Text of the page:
After being accepted into an affiliate program, marketers receive a unique URL that includes their affiliate ID. They share that unique URL with their subscribers, site visitors, and social networks via text links or ads. When someone clicks on that link, affiliate software records that click and any resulting product sales in the affiliate’s account. When commissions reach a pre-determined threshold, the affiliate is paid.
The affiliate marketing industry is growing steadily. An independent survey commissioned by Rakuten Affiliate Network found that affiliate marketing is set to reach $6.8 billion by 2020. Ninety percent of advertisers included in the survey said that affiliate programs were important or very important to their overall marketing strategy, with the majority of publishers reporting that affiliate partnerships drove more than 20% of annual revenue.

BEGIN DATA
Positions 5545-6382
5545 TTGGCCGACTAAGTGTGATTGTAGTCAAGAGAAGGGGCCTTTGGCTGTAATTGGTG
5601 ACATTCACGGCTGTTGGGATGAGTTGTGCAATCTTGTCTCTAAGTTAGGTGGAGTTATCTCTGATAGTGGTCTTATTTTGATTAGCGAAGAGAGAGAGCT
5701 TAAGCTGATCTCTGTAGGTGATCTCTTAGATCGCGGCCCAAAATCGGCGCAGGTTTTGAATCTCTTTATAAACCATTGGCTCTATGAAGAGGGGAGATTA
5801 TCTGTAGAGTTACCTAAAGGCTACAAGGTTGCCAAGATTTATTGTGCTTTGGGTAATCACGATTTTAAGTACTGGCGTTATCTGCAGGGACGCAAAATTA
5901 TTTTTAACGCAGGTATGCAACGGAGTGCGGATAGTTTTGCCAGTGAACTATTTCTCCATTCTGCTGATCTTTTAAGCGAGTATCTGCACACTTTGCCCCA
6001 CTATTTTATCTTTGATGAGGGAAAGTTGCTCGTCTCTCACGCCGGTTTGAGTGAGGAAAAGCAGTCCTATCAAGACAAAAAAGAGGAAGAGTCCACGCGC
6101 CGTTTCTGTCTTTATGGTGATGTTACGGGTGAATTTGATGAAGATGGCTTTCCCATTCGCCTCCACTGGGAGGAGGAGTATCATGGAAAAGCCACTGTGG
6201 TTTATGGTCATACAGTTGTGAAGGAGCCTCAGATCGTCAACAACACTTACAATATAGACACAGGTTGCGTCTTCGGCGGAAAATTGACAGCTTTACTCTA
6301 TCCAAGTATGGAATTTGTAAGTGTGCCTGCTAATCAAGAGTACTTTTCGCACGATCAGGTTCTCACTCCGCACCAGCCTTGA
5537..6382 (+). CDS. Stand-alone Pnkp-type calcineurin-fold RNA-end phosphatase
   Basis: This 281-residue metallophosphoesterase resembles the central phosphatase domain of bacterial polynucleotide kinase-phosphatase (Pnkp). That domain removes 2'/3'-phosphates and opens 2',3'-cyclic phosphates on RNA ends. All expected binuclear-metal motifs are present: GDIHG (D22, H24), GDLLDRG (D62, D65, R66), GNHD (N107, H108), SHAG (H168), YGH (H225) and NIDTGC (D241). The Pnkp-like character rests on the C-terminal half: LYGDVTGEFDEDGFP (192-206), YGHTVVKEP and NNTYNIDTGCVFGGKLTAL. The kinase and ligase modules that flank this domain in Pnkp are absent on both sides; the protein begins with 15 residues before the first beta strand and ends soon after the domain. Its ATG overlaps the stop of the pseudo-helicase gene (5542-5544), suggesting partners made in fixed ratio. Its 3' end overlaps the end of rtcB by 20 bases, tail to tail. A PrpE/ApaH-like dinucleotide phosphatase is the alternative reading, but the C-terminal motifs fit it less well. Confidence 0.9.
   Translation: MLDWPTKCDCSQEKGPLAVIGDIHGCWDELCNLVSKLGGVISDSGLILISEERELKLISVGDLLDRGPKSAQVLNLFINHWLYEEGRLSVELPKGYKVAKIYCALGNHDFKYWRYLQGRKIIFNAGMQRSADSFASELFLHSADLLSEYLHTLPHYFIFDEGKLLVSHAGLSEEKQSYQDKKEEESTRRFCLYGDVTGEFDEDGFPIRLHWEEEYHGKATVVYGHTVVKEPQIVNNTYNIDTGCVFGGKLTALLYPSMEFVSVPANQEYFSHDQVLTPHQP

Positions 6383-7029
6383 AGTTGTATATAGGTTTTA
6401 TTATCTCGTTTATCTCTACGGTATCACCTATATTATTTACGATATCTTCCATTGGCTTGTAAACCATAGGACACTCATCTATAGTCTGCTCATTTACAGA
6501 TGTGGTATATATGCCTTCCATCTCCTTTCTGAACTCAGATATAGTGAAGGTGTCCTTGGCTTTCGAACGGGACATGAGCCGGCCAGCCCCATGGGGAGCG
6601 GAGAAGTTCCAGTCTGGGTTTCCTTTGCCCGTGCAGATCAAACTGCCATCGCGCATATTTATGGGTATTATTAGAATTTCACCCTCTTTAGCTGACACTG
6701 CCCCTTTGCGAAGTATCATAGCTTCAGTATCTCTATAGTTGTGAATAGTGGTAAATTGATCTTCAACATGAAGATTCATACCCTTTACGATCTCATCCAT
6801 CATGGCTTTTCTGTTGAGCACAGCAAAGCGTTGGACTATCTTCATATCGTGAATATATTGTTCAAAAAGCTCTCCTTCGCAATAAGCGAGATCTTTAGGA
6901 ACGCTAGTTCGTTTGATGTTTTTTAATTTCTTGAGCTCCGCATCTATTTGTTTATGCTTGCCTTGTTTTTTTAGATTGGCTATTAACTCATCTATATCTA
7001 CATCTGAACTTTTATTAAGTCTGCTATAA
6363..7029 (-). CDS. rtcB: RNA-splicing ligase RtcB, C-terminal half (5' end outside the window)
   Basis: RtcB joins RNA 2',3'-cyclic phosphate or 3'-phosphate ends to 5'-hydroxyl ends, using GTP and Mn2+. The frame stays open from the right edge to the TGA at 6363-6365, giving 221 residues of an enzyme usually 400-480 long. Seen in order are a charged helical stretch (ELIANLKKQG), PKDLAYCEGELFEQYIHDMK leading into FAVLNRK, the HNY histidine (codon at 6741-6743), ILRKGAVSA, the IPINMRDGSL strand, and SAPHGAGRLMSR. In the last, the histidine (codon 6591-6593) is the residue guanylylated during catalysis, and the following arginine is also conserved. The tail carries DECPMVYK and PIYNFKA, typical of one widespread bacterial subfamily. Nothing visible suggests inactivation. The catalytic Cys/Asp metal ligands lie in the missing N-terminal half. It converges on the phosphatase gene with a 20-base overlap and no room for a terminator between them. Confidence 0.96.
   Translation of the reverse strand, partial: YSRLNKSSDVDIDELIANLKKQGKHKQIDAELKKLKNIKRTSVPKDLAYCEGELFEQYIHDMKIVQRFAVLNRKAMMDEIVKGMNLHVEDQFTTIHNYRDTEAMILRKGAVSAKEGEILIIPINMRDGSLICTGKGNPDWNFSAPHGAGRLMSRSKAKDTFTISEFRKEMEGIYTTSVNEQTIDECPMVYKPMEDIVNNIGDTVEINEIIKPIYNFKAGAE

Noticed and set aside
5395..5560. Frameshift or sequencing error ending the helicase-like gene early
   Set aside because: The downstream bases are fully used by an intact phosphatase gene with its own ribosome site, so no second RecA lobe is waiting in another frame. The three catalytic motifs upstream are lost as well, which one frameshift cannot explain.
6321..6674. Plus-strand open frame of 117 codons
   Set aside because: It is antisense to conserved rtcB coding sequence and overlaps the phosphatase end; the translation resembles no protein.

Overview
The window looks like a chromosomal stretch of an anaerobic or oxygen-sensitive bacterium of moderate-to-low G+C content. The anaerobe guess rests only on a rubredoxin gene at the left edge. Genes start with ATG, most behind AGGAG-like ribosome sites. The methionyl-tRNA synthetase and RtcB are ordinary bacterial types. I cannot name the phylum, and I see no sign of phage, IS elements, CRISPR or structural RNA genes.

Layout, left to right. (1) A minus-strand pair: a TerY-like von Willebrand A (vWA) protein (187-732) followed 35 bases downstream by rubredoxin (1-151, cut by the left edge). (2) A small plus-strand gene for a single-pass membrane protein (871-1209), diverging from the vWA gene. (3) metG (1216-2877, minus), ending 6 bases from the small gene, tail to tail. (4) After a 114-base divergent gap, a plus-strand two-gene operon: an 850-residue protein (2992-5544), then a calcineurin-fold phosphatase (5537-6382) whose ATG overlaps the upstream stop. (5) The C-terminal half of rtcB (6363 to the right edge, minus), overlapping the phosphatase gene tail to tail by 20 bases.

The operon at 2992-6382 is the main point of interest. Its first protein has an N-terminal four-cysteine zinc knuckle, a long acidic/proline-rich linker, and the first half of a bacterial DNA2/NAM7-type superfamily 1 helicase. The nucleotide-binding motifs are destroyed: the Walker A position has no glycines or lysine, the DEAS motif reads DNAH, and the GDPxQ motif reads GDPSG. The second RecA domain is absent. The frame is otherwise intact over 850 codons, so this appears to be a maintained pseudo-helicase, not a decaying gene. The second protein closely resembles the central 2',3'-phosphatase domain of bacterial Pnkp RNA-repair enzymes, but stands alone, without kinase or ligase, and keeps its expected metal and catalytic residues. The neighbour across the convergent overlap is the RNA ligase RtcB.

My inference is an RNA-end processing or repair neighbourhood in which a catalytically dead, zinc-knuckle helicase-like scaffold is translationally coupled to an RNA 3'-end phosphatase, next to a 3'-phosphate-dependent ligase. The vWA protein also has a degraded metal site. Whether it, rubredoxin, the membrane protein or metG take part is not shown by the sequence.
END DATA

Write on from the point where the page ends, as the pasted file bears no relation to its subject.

I've heard stories of different marketers who have had their Amazon Associates accounts banned because of violating terms of service. While I've done my best to ensure this guide is up to date and all of my tips are in compliance with their latest requirements for the Amazon affiliate program, here are a couple of excellent articles to check out that help clear up some of the mistakes people make (sometimes unknowingly) that result in a banned account:
The link building was a critical step.  It was time consuming.  I followed the standard plan you see in several other blogs (like Niche Pursuits) with tiered linking structures. In general, you could categorize the links as social profiles, web 2.0 free blogs, and article directories.  I also purchased a few fiverr gigs to point to the first tier of links, not the niche site (the money site).

Affiliate marketing overlaps with other Internet marketing methods to some degree, because affiliates often use regular advertising methods. Those methods include organic search engine optimization (SEO), paid search engine marketing (PPC – Pay Per Click), e-mail marketing, content marketing, and (in some sense) display advertising. On the other hand, affiliates sometimes use less orthodox techniques, such as publishing reviews of products or services offered by a partner.[citation needed]

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